From snow cones to pulled pork sandwiches and Puerto Rican cuisine, more than 100 food lovers filled the 14th Street Pedestrian Bridge and Plaza Friday for the grand opening of food trucks on the riverfront in Phenix City.
Six trucks and trailers were parked near the Riverfront Courtyard Marriott where lines starting forming before the 5:30 p.m. kickoff of the city's first mobile food trucks. Trucks will fill the area for the next 18 months before a full service restaurant and other road improvements are completed, said Steve Smith, finance director of Phenix City.
Most residents who stopped by the mobile food truck said the idea is long overdue.
"I love it," said Vera Butler, a resident of nearby Riverview Court Apartments. "I called my friends to come over here. They should have been did this."
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Butler, 67, said the food trucks will keep her from cooking on the days they are on the riverfront.
"I will come every day," she said. "I won't have to cook."
Retired Columbus police officer Joseph Goodwin stopped by the riverfront to get a snow cone to cool off.
"It's pretty convenient," he said. "It's
right on the river and right here in Alabama."
Dave Bruce said he had a chance to sample two of the trucks before the grand opening, Paradise by the River, a Puerto Rican food truck, and Deez Buttz, a barbecue and catering truck.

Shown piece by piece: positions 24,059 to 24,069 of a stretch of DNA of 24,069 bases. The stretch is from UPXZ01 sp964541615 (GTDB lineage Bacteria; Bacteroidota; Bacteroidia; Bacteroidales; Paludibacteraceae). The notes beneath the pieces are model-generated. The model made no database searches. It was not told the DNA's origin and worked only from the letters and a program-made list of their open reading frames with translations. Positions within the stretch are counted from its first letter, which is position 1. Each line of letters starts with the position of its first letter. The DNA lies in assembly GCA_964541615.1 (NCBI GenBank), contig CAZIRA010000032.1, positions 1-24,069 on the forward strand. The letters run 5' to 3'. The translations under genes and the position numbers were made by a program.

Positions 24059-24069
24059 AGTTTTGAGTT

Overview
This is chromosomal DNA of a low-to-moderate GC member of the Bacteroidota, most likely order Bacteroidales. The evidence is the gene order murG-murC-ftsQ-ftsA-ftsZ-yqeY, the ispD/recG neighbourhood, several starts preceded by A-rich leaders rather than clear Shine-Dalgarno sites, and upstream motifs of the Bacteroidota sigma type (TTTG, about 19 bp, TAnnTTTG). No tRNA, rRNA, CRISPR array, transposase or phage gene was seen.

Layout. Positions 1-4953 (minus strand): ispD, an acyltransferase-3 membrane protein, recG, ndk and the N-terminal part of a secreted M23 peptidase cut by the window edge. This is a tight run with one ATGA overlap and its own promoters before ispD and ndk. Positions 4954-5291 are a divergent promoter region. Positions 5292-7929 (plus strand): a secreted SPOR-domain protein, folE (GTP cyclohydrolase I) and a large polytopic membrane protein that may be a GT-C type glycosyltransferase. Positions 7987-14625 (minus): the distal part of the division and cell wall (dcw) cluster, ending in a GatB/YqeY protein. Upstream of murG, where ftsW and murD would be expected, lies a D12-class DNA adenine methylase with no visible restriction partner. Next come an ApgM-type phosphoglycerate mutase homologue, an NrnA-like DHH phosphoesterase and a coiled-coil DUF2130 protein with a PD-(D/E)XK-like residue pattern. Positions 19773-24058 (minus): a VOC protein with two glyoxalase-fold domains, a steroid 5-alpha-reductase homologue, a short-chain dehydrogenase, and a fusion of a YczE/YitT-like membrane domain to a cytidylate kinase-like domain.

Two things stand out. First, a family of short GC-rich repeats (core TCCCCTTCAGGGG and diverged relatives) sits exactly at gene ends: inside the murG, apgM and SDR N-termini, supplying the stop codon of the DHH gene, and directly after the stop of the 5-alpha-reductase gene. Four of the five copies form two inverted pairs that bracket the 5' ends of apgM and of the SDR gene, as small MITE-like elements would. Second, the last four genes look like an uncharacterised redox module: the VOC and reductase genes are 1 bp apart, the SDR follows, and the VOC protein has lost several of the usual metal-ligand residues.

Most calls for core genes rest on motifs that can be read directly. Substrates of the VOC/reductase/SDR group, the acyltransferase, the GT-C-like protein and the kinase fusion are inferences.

"I think it's great," said Bruce, a native of New York. "It's something a lot of metropolitan areas have around the country. It's something that would be good for this area and it's a little bit different variety and options of eating out."
Bruce said the food on the trucks is reasonably priced and it's good. They are a good fit for him because he doesn't like sit-down restaurants.
Liz Camacho of Phenix City said she and her husband, Enrique, were excited about their Paradise by the River food truck, an idea that surfaced while they lived in Miami.
"When we came home, that is what he wanted to do," she said. "I just wanted to support it. That is what he wanted to do."
Enrique is an Army brat and native of Puerto Rico where he spent the majority of his life. On the truck, Liz said customers can get the favorite tripleta, a three-meat sandwich filled with steak, pork and ham. The Pinchos, a chicken or pork kabob in Spanish barbecue sauce or hot sauce, is another favorite.
Some of the other trucks featured Spices Caribbean cuisine, Top Chef Cafe, Po-Boy Sandwiches and others.
Smith said the city is looking to prepare other sites for food trucks, possibly two or three locations. "As time goes on, we will have more than one spot," he said.
Later this summer, Smith said a $150,000 observation deck is planned on the Riverwalk and officials hope to build it this summer. Troy University also will bring students downtown to the city during the day and night.
Food trucks will be available when the park is open. Hours for the park are set from 11 a.m. to 2 p.m. and from 5 p.m. to 8 p.m. Monday through Saturday.
"We will expand those hours if the demand is there," Smith said. "This has never been done in the Columbus-Phenix City area so there is a learning curve for all of us. If we get demand to open more, we will. It's a win-win for everybody."